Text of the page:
Leaders of all German mainstream parties are meeting today to discuss the ramifications of early national elections this fall after the ruling Social Democrats suffered a blow in crucial state elections Sunday.
Stormy times ahead
The conservative Christian Democratic Union (CDU) won about 45 percent of the votes in Germany's most popular state of North Rhine-Westphalia, with the Social Democrats (SPD) trailing behind with just 37.2 percent.
The defeat was the latest in a series of state election bungles for Schröder's SPD. But this historic win for the CDU was one blow too many for Chancellor Gerhard Schröder who sees himself deprived of enough political support for his reform drive. He is now calling for early elections, originally scheduled for 2006 to be brought forward to this autumn.
"I deem it necessary to seek majority support for continued social and economic reforms," the German chancellor said on Sunday evening. "I see it as my responsibility and duty to persuade the federal president to call early elections at the national level as quickly as possible, realistically by autumn 2005."
Schröder as he made the announcement on Sunday
The chancellor's announcement came as a surprise to both his friends and foes. And with voters still reeling from Schröder's much-loathed incisions into the generous state welfare system, this call for an early ballot is nothing short of a gamble for both the chancellor and his party.
Record high unemployment rates have gradually been eating away at voter confidence in the SPD-Green coalition. Dieter Wiefelspütz, the party's interior affairs spokesman, said that the chancellor has to find out as quickly as possible whether his reform course still has the backing of the population at national level. He added that calling for early elections is the logical consequence.
"I think this is an interesting move to avoid political stagnation in the country," he said. "I must say the announcement came as a big surprise to me. We'll have thrilling weeks and months ahead of us."
But under the German constitution, the chancellor cannot simply call fresh elections. Schröder will have to hold a vote of confidence in the national parliament and have his followers turn him down deliberately in order to pave the way for early elections.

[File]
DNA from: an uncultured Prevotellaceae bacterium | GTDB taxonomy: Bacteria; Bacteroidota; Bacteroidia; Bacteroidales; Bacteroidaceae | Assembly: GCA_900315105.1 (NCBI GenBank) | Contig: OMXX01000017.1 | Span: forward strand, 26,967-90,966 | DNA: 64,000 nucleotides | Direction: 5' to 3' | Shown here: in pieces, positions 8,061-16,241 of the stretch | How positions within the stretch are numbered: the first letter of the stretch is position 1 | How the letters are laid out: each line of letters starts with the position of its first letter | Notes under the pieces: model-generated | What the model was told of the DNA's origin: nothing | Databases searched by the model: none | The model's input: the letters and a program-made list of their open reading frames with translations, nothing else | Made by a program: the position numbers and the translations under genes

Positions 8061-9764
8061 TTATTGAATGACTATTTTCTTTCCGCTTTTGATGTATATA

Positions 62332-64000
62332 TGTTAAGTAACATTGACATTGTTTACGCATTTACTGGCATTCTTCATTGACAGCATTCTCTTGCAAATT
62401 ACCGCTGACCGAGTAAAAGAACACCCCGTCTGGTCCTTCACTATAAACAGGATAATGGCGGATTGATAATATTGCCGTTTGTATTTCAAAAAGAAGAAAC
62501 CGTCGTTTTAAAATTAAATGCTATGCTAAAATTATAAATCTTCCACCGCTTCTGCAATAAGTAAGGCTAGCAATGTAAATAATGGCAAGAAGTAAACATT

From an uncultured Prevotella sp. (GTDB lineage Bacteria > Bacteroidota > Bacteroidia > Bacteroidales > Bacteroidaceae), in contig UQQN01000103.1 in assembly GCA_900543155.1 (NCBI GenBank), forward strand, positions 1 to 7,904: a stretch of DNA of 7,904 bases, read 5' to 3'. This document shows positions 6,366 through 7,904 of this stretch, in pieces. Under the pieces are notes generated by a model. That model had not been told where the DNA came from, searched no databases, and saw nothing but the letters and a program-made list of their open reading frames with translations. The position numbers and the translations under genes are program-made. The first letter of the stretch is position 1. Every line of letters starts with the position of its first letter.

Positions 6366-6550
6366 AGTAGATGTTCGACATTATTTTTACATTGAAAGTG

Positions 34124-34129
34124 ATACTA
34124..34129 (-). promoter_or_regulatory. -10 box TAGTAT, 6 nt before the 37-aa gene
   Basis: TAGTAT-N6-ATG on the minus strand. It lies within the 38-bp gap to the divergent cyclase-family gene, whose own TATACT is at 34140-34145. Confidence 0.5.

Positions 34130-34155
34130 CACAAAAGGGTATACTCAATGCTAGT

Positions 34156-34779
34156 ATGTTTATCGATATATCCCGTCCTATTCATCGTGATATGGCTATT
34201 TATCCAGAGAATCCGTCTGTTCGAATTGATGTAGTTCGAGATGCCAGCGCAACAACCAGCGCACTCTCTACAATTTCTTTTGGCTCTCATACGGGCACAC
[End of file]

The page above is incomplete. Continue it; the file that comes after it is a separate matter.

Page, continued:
The President, Horst Köhler then has 21 days to decide whether or not to dissolve parliament, but constitutional experts doubt the legality of this step.
Should his call for early elections, however, be heeded, Schröder would use the coming months to sharpen the profile of his party and convince the German people that the opposition Christian Democrats have even more painful reforms up their sleeves, and have no regard for workers' rights.
There is widespread agreement among Germans that early elections in May would help to get the country out of the doldrums.
Industry leaders emphasize that Germany cannot afford to continue doing nothing until the scheduled date for a national poll at the end of 2006.
Schröder versus Merkel?
If fresh elections are set for the autumn, Schröder will run as the SPD's candidate just weeks after having been given a vote of no confidence in the Bundestag.
Angela Merkel is Schröder's most likely challenger
At the moment, success at national level seems unlikely for the chancellor and his crew, which is lacking cohesion. For the opposition Christian Democrats, the task ahead is somewhat easier.
CDU leader Angela Merkel, who is likely to challenge Schröder in the general election in a bid to become Germany's first woman leader, described Sunday's North Rhine-Westphalia as a "sensational result."
"The voters... have shown hope in us and in the future state leader Jürgen Rüttgers because the problems are so great and they want us to shape a policy that will bring down unemployment," Merkel said.
She welcomed the possibility of an early election.
"Every day without the red-green coalition will be a good day for Germany," she said.